The Paradox Within
You, Madame X, the woman of mystery and yet known to all,
have become the representation of a modern paradox.
You are traditionally noble and apparently fragile,
yet you are also strong and progressive.
You give us is nothing and you give us everything.
There are no wall decorations in your world,
no still-life props, no patterned floor-work.
You have deemed that your elegantly simple black dress
needs no accompaniment except an Empire table
that creates a subtle curve
which echoes your feminine shape.
Your contorted arm continues a line from one of the table legs.
It supports you as you prepare to assert your own space,
but this table is not defiant, it is not thinking about change
and the challenges that might lie ahead.
The stripped back setting might speak of frugality,
but your tiara hints at station.
Your pose is demure yet statuesque,
suggesting that you are
looking forward to a different future.
It retains and reveals at once.
You turn away but do not wither.
In fact, with your tightly fitting dress and exposed flesh,
your stance is unmistakably sexual,
even for Paris in the late 19th century.
Yet your confidence flows from the image.
You tell us to take you but as your face turns
as if to bathe in our admiring gaze,
in so many more ways you are unavailable.
Aware of yourself, you dare the world.
Henry Bladon is a writer of short fiction and poetry based in Somerset in the UK. He has degrees in psychology and mental health policy and a PhD in literature and creative writing. His work can be seen in Potato Soup Journal, Forth Magazine, Mercurial Stories, thedrabble, Tuck Magazine and Spillwords Press, among other places.
They’re everywhere in the Book of Kells,
eating grapes with lions, perched on the heads
of snakes, contorted in roundels, crammed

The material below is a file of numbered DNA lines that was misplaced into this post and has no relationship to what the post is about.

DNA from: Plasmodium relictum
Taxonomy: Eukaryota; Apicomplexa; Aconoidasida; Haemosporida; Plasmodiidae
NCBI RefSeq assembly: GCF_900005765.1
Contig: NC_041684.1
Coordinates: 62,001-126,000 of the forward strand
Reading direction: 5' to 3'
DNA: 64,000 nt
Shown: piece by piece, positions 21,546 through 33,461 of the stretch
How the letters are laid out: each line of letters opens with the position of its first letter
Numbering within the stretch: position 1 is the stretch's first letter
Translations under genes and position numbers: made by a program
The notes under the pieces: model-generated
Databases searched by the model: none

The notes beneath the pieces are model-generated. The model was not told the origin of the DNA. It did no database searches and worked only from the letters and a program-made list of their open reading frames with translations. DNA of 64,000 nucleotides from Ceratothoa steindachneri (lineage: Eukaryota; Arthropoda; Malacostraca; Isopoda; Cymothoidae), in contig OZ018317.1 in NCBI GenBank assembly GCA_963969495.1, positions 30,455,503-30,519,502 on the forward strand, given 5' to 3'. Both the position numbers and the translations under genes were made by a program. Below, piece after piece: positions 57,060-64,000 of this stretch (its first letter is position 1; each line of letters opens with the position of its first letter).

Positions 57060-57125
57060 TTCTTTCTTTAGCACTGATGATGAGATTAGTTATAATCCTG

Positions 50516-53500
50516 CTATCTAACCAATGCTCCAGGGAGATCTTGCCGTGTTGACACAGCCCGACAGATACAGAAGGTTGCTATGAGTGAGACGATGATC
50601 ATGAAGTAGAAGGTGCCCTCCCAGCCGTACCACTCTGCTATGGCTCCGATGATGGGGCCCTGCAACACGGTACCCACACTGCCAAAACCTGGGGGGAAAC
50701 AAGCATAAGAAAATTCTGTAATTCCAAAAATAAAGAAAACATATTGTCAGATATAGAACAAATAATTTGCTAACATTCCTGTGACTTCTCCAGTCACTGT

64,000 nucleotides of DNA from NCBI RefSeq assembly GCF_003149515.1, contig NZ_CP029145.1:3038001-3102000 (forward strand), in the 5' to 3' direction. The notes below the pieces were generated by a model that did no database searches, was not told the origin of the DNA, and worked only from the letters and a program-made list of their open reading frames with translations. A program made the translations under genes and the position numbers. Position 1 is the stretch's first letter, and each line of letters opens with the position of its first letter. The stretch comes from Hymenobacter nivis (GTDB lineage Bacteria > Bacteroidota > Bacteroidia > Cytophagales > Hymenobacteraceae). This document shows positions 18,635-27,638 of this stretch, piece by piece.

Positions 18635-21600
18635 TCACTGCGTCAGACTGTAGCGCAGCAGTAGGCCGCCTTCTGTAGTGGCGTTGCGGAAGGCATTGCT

inside letters: languidly draped on an H
or painfully squashed in a U. The pale host
appears on their tails instead of extravagant
blue/gold/red eyes. The monks thought their flesh
incorruptible, symbol of the resurrected Christ.
Sometimes their feet are twined in grapevines
growing from chalices. Sometimes, the cup’s
upside down, and flowing vines spill over.
Sometimes, we’re startled into beauty:
the flare of blue fire when they open their fans.
Once, driving back north from Florida,
the world returned to black and white,
we were forced off the interstate by an accident.
A foot of snow on the ground, and more still falling.
Suddenly, as if conjured, a peacock flew
across the road in front of us, its exclamation
of blue-green iridescence all the more startling
in this colourless world. Did we really just see that?
we asked each other, but then the road turned
and we were back on the highway,
safely delivered, on our way home.
This poem is from Barbara Crooker's recent book, The Book of Kells (Poeima Poetry, Cascade Books).
Barbara Crooker is the author of eight books of poetry; The Book of Kells is the most recent. Her work has appeared in many anthologies, including The Bedford Introduction to Literature, Commonwealth: Contemporary Poets on Pennsylvania, The Poetry of Presence and Nasty Women: An Unapologetic Anthology of Subversive Verse. www.barbaracrooker.com
Poem after Yves Tanguy’s Je Vous Attends
to where the two ends
Ideas rise into air,